If the rotor was mechanically strong enough to lift the desired weight
It wouldn't be. Because of the square-cube law, lift and mechanical strength grow with second power of linear size, but weight grows with third power. The result is that at RC-scale, everything has plenty of power and strength even if made sloppily (and thus cheaply) from common materials while human-carrying-scale is really stretching capabilities of the materials and engines we have.
A highly cambered airfoil would not be strong enough for full-scale helicopter blade.
is there any (aerodynamic) advantage to the solid aerofoil over the simpler curved surface?
I believe there is. No modern aircraft uses highly cambered airfoil.
Surely toy manufacturers could "close the bottom" of the rotor (equating to the aerofoil shape) even if it was hollow with neglible increase in weight.
No. Efficiency is not that important at RC scale and hollow plastic is much more difficult to make (remember, plastic is made by injecting it into a mold).
I understand the Bernoulli effect does not necessarily apply to the RC rotors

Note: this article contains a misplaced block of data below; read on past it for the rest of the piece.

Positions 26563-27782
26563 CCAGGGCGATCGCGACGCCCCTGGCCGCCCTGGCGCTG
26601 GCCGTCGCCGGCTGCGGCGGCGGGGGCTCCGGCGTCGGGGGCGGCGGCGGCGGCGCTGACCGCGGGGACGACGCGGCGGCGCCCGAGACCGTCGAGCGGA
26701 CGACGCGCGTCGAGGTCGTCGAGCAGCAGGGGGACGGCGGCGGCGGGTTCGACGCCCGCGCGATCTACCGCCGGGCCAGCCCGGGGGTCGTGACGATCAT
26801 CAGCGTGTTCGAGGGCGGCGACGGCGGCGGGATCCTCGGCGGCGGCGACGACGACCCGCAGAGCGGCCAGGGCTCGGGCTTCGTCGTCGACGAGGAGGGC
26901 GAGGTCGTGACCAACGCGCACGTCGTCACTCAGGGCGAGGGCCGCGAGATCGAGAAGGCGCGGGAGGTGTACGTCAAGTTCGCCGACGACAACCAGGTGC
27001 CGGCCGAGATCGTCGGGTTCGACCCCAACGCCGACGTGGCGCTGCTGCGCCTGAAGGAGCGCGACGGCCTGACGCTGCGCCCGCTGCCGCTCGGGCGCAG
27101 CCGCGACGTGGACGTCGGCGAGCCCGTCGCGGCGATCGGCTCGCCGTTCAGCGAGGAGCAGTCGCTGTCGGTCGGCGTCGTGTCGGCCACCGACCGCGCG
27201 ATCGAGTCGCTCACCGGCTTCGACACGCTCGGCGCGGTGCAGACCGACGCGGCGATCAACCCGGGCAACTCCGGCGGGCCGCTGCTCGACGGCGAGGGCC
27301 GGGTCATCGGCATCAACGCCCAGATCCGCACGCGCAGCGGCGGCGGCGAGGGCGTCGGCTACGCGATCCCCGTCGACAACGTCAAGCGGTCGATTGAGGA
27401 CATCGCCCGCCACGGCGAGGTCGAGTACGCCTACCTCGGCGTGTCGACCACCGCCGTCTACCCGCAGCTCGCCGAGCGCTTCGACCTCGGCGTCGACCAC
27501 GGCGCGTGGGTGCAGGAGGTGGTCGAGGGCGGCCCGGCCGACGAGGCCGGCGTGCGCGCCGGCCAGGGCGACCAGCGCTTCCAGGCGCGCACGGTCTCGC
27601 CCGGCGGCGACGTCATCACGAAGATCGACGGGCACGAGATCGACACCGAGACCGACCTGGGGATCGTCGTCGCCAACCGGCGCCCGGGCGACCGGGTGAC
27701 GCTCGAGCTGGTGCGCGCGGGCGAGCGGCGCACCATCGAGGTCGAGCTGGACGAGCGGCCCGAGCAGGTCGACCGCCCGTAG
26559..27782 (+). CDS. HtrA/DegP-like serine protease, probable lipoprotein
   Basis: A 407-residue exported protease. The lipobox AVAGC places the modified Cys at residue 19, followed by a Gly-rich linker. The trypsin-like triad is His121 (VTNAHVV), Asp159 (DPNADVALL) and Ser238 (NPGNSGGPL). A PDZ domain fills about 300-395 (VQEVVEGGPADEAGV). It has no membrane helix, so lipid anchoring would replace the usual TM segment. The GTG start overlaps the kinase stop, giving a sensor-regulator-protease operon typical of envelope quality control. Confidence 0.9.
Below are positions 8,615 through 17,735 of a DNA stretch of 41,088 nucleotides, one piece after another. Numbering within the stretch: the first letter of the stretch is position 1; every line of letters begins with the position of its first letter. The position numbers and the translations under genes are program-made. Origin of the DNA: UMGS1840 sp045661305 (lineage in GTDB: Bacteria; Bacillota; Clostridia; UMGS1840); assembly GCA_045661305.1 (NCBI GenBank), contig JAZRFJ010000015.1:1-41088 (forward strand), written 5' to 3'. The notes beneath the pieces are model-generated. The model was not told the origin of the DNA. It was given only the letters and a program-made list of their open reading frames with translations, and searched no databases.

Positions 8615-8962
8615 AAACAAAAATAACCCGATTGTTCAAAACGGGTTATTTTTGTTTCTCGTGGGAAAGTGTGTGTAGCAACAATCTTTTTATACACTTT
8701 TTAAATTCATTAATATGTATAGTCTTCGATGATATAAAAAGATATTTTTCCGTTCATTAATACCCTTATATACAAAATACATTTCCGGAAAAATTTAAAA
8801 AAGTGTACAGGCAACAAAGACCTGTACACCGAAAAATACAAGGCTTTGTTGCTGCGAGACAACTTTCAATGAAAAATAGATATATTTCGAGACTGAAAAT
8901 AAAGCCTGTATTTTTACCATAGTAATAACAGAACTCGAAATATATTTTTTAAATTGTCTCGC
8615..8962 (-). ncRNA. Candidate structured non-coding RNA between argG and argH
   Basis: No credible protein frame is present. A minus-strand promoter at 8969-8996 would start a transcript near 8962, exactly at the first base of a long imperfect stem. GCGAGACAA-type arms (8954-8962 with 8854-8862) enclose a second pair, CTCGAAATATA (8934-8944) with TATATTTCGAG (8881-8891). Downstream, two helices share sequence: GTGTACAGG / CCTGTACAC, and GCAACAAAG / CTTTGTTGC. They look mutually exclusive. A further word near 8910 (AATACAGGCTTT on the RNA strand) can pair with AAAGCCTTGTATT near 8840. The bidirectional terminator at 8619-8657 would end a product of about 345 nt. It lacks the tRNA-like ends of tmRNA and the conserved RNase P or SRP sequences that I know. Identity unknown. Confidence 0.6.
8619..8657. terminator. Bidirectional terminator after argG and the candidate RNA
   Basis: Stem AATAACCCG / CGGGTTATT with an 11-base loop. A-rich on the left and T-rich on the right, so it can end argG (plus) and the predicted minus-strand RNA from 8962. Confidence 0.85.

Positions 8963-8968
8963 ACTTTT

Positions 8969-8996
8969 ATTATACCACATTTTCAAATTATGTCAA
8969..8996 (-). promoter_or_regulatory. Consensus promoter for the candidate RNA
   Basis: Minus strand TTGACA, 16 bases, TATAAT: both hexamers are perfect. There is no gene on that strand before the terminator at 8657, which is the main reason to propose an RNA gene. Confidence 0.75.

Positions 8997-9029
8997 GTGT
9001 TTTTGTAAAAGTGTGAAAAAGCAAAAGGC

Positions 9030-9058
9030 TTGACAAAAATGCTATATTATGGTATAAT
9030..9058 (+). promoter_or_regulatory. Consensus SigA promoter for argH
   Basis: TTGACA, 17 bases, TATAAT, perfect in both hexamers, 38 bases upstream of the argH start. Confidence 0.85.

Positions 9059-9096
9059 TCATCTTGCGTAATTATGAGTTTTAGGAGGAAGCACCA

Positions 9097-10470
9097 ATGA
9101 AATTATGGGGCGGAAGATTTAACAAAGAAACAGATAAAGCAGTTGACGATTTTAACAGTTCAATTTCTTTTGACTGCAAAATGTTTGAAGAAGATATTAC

Airfoils is an airfoil whether it is flying straight or rotates. And since Bernoulli's principle is just conservation of energy for fluid flow, it always applies to it. It does not, however, mean concave lower surface would mean higher flow speed and lower lift, because the length of the path has nothing to do with lift. The air above the wing is faster—and reaches the trailing edge long before the air below—for completely different reasons. Highly cambered wings do have higher lift. They just have even higher drag.
it may be simply a Coanda effect
Coandă effect is about a fluid jet surrounded with still fluid around it, but there are no jets of air involved here, so it can't be Coandă effect.
but they do seem to lift well with just electric motors
That's the square-cube law again making the aerodynamic performance so much better relative to weight at RC scale.
I have seen discussion that there is a "scale up" effect but why and if so at what size does the simple rotor start to fail
It is not just scale up (square-cube law):
- Quad-copters with fixed pitch rotors (typical of the toy ones) are not controllable with failed engine. Human-carrying craft have to be.
- Fixed pitch rotors deal poorly with horizontal speed, because the lift asymmetry creates big loads. Large rotors need to lead-lag and flap to compensate for this.
Both making quadcopters impractical at large scales.
Usually, quad-copters are made up to low tens of kilograms maximum weight. But where exactly is the limit might be hard to tell since larger ones may not be made simply because there is not much use for them.